“I think he looks at her as part of the family,” said Jim McLaughlin, a Republican pollster who knows both the president and Kellyanne.
In Washington, changes in allegiance are nothing new, nor is the art of redirecting any criticism that might follow. Trump loyalists have not changed the fundamental rules of the city — the weapon of shame remains most powerful in the hands of the shameless — but they have redefined the boundaries of play. Some people seem uncomfortable with that, but not Kellyanne. Here’s a conversation from a few days after our walk:
Me: You told me you found (George’s tweets) disrespectful.
Kellyanne: It is disrespectful, it’s a violation of basic decency, certainly, if not marital vows … as “a person familiar with their relationship.”
Me: No, we’re on the record here. You can’t say after the fact “as someone familiar.”
Kellyanne: I told you everything about his tweets was off the record.
Me: No, that’s not true. That never happened.
Kellyanne: Well, people do see it this way. People do see it that way. I don’t say I do, but people see it that way.
Me: But I’m saying we never discussed everything about his tweets being off the record. There are certain things you said that I put off the record.
Kellyanne: Fine. I’ve never actually said what I think about it and I won’t say what I think about it, which tells you what I think about it.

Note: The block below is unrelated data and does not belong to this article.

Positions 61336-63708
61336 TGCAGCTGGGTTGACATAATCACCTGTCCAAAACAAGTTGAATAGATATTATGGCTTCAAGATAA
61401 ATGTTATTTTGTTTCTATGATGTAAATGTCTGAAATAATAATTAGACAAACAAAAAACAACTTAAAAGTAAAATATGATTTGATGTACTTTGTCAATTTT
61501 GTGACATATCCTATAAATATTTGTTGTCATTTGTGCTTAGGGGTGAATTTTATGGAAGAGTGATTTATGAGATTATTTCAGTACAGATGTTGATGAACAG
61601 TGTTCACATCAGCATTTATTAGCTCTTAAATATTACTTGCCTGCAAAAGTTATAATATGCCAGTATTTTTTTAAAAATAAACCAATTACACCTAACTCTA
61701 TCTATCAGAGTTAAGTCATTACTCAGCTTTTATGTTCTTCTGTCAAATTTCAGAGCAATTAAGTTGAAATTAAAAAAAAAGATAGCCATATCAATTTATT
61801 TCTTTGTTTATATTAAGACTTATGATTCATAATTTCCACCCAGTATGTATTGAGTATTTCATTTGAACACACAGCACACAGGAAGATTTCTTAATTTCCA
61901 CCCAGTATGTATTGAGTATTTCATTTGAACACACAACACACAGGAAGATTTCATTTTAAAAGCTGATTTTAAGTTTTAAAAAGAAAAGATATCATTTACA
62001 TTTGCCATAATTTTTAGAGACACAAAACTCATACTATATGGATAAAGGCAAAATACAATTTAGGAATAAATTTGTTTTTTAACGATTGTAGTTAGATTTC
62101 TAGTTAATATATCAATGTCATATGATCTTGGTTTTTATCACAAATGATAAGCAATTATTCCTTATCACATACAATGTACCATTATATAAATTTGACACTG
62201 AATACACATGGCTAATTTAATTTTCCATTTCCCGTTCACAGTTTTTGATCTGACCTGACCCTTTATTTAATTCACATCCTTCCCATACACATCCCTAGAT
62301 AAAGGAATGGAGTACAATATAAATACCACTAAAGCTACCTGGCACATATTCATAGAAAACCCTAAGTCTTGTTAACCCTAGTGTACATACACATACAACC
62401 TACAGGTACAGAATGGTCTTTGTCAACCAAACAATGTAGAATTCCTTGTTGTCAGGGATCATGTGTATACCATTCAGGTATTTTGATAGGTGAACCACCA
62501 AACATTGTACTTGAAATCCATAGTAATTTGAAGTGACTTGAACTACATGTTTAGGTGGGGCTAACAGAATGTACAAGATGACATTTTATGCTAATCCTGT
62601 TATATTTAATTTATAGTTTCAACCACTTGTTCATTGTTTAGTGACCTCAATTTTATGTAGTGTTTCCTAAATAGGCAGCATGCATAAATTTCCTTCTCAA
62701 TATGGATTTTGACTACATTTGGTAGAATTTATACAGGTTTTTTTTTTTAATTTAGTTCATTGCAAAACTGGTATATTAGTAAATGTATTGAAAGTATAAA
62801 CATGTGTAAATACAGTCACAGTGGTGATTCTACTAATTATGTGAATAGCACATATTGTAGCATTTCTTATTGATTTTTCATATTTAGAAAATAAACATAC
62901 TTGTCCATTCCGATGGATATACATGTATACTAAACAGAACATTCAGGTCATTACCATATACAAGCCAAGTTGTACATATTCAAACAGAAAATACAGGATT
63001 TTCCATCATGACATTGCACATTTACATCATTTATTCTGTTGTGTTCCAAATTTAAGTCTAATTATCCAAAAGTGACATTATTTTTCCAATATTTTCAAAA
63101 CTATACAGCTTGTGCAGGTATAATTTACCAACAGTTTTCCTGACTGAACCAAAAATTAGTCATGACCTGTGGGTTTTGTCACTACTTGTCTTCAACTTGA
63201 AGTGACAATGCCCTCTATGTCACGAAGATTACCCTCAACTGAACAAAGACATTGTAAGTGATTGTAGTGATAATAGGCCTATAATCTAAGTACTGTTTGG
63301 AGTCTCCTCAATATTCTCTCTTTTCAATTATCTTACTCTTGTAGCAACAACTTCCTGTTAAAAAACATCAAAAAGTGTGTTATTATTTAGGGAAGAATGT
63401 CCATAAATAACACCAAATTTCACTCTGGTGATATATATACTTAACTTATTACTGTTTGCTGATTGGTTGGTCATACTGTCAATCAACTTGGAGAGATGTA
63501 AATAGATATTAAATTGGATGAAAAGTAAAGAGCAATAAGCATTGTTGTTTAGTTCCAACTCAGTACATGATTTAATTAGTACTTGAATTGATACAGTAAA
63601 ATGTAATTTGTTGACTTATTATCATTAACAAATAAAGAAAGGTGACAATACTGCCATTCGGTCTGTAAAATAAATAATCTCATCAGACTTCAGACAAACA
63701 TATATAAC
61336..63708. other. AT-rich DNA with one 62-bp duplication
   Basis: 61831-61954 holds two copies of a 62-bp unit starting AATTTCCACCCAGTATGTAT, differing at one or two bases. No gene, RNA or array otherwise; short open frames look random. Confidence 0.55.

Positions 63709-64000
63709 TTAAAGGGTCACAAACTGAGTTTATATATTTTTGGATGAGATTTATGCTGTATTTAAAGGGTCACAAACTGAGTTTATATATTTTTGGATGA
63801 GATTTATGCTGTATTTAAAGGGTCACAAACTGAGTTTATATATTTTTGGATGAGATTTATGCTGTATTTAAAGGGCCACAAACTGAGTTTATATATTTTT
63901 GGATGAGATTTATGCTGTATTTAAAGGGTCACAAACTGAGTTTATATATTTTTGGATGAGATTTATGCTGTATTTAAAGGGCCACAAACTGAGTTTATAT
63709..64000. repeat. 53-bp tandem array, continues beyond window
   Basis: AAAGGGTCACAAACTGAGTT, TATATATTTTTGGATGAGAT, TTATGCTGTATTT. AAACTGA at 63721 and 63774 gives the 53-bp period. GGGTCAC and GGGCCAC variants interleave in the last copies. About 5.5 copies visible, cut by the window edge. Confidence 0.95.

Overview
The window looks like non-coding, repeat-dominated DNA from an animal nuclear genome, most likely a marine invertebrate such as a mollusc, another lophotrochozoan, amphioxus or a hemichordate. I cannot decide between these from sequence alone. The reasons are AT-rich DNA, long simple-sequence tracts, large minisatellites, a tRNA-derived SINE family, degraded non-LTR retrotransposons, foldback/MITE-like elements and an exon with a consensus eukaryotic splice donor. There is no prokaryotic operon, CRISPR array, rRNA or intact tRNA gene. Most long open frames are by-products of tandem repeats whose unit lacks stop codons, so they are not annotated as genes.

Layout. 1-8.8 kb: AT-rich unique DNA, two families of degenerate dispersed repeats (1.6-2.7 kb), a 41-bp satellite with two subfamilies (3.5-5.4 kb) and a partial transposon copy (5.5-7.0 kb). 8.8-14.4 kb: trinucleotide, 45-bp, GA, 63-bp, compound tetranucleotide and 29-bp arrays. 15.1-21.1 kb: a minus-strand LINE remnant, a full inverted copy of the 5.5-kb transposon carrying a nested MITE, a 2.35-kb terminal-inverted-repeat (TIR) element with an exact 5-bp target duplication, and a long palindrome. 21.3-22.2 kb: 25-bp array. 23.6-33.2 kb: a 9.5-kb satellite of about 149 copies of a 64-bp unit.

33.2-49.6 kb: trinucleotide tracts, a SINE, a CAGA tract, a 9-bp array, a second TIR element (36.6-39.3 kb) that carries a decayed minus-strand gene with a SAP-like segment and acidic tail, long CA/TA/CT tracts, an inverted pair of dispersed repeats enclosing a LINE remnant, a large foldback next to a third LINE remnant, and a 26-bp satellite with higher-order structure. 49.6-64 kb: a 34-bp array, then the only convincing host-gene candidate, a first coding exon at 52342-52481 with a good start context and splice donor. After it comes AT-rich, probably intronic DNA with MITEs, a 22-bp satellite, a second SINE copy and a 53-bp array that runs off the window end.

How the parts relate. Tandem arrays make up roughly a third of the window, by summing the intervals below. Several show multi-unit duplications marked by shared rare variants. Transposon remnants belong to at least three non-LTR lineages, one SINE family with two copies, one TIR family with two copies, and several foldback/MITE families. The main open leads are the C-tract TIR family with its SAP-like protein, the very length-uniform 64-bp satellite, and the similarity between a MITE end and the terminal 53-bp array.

• • •
It’s three days after the house tour, and we’re in Ventnor, New Jersey, just a boardwalk away from Atlantic City, and George is out walking the two Corgis, Skipper and Bonnie.
“I have a dog trainer friend who says when they start pulling, the trick is to turn around quickly and pull in the other direction,” George says, spinning on his ankles and gently yanking the dogs to demonstrate. This has always been George’s way — not just resisting the current of the world but trying to redirect the stream itself.
We’re outside George and Kellyanne’s beach house, and I’m drowning in metaphors.
Kellyanne bought this house, back in the late ’90s when she was single and just starting to make good money. She had to renovate it a few years later, after learning it had been built by boatbuilders who didn’t know much about constructing a foundation.
She picked this spot because it felt like home; her mother had been employed at a casino nearby for more than 20 years and still lives in the house where she raised Kellyanne less than an hour away. The beach house also happens to be right down the road from Trump’s old Taj Mahal resort and casino.
“It was wildly popular,” says Kellyanne.
“It went bankrupt twice,” says George.
George isn’t from around here. He grew up in Massachusetts, a contrarian since, as a child, he decided to root for the Yankees instead of the Red Sox. By the time he was 30 he was a hotshot lawyer, a partner at a big-time law firm in New York City. While there, George fell into a clutch of Republicans secretly working behind the scenes to lay the groundwork for Bill Clinton’s impeachment. It wasn’t his day job, just a hobby, but one that got him a lot of attention. One of his friends from that time, Ann Coulter, introduced him to Kellyanne.
George would, in turn, introduce Kellyanne to Donald Trump.
Shortly after getting married in 2001, Kellyanne and George moved into an apartment in Manhattan’s Trump World Tower. There, George made an impression on the future president at a condo board meeting where he argued against removing Trump’s name from the building. The speech earned George an offer to join the condo board, which he declined but passed on to his wife, who accepted.